9 12/06/2004Boxwood9 Roadmap Boxwood Vision Boxwood Architecture Building Applications on Boxwood Performance Related Work and Conclusion

10 12/06/2004Boxwood10 Chunk Store Reliable Media ServicesServices Locking Logging Consensus Storage Application High-level Storage Abstractions Boxwood Architecture Replicated Logical Device Magnetic Media B-Tree

11 12/06/2004Boxwood11 Chunk Store Persistent storage with malloc-like interface Virtualization layer that hides the distributed nature Manage address space or free space for higher layers Reliable storage through replicated logical device Chunk Store Allocate De-allocate Read Write Replicated Logical Device

12 12/06/2004Boxwood12 B-Tree Abstraction B-Tree: A proven useful data structure for storage applications Distributed/reliable B- Link trees in Boxwood B-Link trees: high concurrency with simple locking Distributed reliable storage from chunk store Caching for performance Distributed lock service for consistency Logging for recovery B-Link Tree Insert Delete Lookup Enumerate Create Chunk Store LockingLogging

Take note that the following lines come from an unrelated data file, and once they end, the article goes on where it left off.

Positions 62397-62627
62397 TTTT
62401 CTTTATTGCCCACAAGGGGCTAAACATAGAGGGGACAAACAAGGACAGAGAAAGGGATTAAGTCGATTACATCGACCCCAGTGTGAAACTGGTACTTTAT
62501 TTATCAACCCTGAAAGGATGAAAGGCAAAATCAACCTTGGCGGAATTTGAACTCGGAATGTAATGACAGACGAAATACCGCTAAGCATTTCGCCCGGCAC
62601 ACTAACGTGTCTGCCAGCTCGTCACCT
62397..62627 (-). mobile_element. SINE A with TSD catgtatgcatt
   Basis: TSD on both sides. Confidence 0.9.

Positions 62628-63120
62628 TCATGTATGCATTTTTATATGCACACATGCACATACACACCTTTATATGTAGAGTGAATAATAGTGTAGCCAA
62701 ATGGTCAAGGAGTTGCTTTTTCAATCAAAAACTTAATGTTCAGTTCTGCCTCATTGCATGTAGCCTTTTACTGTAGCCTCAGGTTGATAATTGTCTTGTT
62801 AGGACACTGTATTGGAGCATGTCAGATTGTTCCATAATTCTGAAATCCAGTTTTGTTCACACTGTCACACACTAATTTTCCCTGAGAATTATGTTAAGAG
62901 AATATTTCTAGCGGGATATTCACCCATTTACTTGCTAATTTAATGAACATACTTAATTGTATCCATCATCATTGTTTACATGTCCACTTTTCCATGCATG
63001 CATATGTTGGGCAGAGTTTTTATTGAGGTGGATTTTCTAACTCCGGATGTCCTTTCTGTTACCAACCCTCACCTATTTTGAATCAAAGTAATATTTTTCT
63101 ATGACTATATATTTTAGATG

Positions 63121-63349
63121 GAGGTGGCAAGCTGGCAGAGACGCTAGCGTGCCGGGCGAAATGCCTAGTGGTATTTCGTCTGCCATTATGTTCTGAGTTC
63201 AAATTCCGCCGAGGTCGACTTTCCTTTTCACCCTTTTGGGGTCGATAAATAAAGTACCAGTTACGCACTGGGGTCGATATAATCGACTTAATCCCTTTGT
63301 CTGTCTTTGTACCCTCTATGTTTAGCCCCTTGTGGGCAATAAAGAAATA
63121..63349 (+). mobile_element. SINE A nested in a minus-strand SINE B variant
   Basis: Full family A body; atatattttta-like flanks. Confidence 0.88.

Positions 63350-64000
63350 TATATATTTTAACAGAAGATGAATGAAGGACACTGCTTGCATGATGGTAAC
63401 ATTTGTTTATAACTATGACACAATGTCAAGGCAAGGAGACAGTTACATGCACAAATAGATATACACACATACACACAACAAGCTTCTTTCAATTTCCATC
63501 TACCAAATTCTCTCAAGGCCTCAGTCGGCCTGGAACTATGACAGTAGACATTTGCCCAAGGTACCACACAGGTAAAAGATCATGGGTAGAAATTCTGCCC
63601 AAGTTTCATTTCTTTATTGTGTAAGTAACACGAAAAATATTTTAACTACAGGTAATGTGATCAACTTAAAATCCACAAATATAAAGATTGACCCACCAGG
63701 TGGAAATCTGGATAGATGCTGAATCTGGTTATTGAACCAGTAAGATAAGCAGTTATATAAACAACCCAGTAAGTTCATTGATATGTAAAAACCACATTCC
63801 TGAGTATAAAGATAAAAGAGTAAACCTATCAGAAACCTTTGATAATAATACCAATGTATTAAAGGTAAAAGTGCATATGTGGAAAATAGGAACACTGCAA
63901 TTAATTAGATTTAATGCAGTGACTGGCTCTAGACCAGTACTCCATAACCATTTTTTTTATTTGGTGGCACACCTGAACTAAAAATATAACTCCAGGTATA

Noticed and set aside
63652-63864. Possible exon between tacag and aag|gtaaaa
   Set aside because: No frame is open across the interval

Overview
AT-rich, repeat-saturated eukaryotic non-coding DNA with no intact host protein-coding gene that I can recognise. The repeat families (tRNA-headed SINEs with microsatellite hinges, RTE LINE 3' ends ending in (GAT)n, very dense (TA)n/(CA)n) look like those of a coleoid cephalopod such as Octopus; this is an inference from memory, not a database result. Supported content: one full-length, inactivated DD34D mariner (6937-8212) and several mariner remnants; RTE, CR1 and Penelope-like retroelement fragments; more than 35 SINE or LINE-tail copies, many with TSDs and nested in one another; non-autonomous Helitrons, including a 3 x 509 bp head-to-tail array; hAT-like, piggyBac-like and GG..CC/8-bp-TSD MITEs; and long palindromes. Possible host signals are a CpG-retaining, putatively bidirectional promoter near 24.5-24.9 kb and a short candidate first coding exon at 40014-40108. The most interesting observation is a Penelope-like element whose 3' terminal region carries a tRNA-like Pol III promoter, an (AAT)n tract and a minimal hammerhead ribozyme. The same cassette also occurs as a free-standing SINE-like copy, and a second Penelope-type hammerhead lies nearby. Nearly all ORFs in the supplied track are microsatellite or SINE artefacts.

13 12/06/2004Boxwood13 Boxwood Services Distributed lock service for coordinating concurrent access to shared data Logging and recovery service for atomicity in face of transient failures Consensus service for system consistency Clean design of these services is crucial for scalability and for managing complexity

14 12/06/2004Boxwood14 Roadmap Boxwood Vision Boxwood Architecture Building Applications on Boxwood Performance Related Work and Conclusion

15 12/06/2004Boxwood15 Distributed Storage Applications on Boxwood: A Recipe 1.Design applications for local storage Map application logic to storage abstractions 2.Adapt the design for a distributed storage infrastructure Boxwood abstractions are virtualized Boxwood offers facilitating distributed services Separating algorithmic design from distributed system concerns is attractive.

16 12/06/2004Boxwood16 Local Disks From B-Link Tree Algorithm to Distributed Reliable B-Link Trees Local Disks B-Link trees on a single machine B-Link Tree Algorithm Local Locks Logging